Tuesday, August 26, 2008

Closed for Vacation

We've just closed the restaurant for a week as we do every year on the week before labor day. Ironically, but not uncommonly of course, we had our busiest 3 days of the summer before we closed - go figure!

The reasons for closing are mixed. It forces us all to take a break from each other which is well needed especially after the summer doldrums. It allows us to make repairs and repaint the restaurant. It gives us the chance to take a step back and think more about the bigger picture and less about the day to day challenges (hence the blogging!!) and at the end of the day it might even save money - Now how can that be?

Summers in New York are notoriously dead - many of our customers in the West Village have or know someone who has a house in the country so weekends, usually our busiest times, become very slow - good thing to know if you've been looking for that hard to get reservation all year. Weekdays can pick up a bit and Thursday definitely becomes the new Friday and Sundays get a little crazy, but that's not enough to make up for the weekend drop off.

Overheads on the other hand go soaring! Even without the utility companies' efforts to double our bills, the summer is a killer - air-conditioning costs are huge, refrigeration is tested to its limit (this is the time of year when everything breaks down if it's going to) and the crew still need to be paid even if you have less customers.

So instead of watching your dollars fly out of the air conditioning unit and straight out the door whenever the stray customer comes in (or the front of house go out to pace the sidewalk in frustration!), why not give everyone 1 week of their vacation allowance now and have a refreshed team ready for the fall and the busy holidays? - sounds good to me - I just wish we could do it the European way and take the whole month!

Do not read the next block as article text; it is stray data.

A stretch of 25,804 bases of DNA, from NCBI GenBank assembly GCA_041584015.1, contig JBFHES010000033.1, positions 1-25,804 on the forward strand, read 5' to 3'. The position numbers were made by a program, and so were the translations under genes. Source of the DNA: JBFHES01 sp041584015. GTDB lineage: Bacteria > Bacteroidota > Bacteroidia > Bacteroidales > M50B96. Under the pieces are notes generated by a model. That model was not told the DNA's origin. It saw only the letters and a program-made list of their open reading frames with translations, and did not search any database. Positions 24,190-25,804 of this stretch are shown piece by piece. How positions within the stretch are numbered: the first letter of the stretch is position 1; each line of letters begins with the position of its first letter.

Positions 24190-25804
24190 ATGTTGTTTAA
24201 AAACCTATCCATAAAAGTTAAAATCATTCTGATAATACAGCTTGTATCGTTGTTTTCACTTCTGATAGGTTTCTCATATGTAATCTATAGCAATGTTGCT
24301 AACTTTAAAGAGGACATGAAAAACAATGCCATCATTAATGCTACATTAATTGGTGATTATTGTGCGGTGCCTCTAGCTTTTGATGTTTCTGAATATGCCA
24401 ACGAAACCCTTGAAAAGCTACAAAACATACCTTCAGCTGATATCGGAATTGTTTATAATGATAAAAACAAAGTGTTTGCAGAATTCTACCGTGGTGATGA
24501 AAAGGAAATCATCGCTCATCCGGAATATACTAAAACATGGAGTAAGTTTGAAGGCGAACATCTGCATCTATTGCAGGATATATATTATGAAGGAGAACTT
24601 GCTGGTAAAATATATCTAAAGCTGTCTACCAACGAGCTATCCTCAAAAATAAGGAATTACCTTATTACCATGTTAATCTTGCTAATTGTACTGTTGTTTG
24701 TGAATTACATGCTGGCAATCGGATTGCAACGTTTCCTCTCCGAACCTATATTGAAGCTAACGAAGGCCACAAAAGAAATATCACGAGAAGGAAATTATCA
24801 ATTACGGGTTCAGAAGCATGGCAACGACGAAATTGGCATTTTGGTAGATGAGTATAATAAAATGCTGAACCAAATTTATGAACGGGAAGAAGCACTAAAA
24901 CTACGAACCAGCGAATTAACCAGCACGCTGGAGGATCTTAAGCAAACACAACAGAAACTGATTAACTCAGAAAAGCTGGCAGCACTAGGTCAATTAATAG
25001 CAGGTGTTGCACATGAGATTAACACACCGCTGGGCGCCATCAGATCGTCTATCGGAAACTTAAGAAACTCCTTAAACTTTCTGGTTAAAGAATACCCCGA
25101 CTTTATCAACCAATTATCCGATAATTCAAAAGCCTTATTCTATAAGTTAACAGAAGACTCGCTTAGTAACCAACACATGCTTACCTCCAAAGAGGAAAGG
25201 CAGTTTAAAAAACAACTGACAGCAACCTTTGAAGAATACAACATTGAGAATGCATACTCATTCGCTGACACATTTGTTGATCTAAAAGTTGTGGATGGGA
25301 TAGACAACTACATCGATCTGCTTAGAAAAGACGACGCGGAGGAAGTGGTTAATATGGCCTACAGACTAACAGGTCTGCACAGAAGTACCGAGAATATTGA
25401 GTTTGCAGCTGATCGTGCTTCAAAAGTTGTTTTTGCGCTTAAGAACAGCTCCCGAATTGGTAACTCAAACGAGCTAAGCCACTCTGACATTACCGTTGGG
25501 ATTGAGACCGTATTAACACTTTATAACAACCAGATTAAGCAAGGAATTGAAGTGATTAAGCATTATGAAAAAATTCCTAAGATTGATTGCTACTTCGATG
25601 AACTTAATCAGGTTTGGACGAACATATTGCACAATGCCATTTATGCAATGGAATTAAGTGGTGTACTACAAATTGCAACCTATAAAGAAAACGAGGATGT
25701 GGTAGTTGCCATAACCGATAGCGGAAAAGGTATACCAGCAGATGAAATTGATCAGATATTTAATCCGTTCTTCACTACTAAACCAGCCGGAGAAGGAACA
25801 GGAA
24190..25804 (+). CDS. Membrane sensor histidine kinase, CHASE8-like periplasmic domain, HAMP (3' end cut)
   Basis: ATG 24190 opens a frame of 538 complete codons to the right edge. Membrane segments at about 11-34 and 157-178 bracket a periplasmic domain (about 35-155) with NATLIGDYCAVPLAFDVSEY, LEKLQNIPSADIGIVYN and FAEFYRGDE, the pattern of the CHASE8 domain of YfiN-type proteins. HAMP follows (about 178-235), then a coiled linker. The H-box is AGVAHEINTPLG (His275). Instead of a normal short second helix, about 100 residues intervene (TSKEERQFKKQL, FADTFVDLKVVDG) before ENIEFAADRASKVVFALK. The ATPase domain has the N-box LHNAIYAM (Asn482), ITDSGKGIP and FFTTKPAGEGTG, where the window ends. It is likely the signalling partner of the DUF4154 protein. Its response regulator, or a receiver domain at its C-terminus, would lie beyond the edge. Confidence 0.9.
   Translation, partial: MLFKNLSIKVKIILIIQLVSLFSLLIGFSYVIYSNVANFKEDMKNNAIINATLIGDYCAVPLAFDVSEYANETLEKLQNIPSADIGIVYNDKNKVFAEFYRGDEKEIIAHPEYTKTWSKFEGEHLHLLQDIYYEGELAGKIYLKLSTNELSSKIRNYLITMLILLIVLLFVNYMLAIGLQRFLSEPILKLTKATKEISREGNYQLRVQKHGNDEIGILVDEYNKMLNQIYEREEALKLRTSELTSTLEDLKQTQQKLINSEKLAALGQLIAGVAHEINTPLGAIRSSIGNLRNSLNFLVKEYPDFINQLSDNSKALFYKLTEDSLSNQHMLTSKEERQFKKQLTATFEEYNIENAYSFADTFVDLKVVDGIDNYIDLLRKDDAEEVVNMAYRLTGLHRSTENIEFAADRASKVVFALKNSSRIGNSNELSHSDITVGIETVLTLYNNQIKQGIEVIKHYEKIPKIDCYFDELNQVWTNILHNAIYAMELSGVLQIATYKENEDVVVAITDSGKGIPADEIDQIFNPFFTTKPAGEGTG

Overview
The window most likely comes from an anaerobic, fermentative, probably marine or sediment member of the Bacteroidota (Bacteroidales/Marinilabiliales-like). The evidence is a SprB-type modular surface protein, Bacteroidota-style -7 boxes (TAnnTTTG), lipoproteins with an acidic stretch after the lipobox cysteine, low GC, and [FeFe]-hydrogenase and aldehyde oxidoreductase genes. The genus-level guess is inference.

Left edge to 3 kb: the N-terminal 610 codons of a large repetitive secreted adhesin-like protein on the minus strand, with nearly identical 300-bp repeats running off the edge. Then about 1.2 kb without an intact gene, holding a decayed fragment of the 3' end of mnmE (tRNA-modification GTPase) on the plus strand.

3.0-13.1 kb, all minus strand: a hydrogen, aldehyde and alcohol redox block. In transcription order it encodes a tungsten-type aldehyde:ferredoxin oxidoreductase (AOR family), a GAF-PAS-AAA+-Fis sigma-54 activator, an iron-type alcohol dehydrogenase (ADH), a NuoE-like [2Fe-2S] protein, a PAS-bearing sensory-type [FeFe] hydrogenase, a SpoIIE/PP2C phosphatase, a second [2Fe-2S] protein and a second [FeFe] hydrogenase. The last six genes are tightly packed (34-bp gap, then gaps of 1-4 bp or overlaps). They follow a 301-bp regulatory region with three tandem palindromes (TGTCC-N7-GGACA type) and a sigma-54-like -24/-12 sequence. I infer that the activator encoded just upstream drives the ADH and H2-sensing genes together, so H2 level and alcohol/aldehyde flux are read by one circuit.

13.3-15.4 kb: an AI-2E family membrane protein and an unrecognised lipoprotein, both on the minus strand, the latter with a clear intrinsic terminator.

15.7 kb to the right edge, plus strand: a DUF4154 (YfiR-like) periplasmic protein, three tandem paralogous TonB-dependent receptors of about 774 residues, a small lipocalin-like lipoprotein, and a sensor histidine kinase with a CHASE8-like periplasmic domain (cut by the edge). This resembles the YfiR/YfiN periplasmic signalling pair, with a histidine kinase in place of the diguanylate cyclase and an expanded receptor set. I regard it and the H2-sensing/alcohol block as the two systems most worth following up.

Saturday, August 23, 2008

What's with that Bottle?

So last night we had an interesting situation. We ordered a bottle of Burgundy which was absolutely delicious ( we preceded that with a Chinon Rose - also worth a try) and then ordered another bottle of the same wine - a Chenas 2006.
The second bottle did not have the same quality of taste as the first and all four of us at the table agreed - the somelier then tasted it and said it was fine.
In a funny way it was - it didn't really deteriorate like a corked wine would after it's been opened - it just didn't have the yummyness of the first bottle and to be fair it was disappointing but drinkable.
This of course led to a discussion which brought up some questions about wine service, the most pertinent of which was:
Just because a customer doesn't like a wine, should the restaurant take it back and open a new or different wine?
I say yes in most circumstances as long as the customer is not taking advantage (hmm what does that mean?), although I think it's important for the customer to realize that this is a courtesy thing not a pre-requisite - when drinkers order a particular wine they are not tasting it it to see if they like it but to see if it's corked. Also maybe get them to taste it in a different glass (it could be the glass!).
Other things that came up in conversation were whether the modern diner likes to have her/his wine poured for them/the whole fad of wine doggy bags and over-pouring and upselling.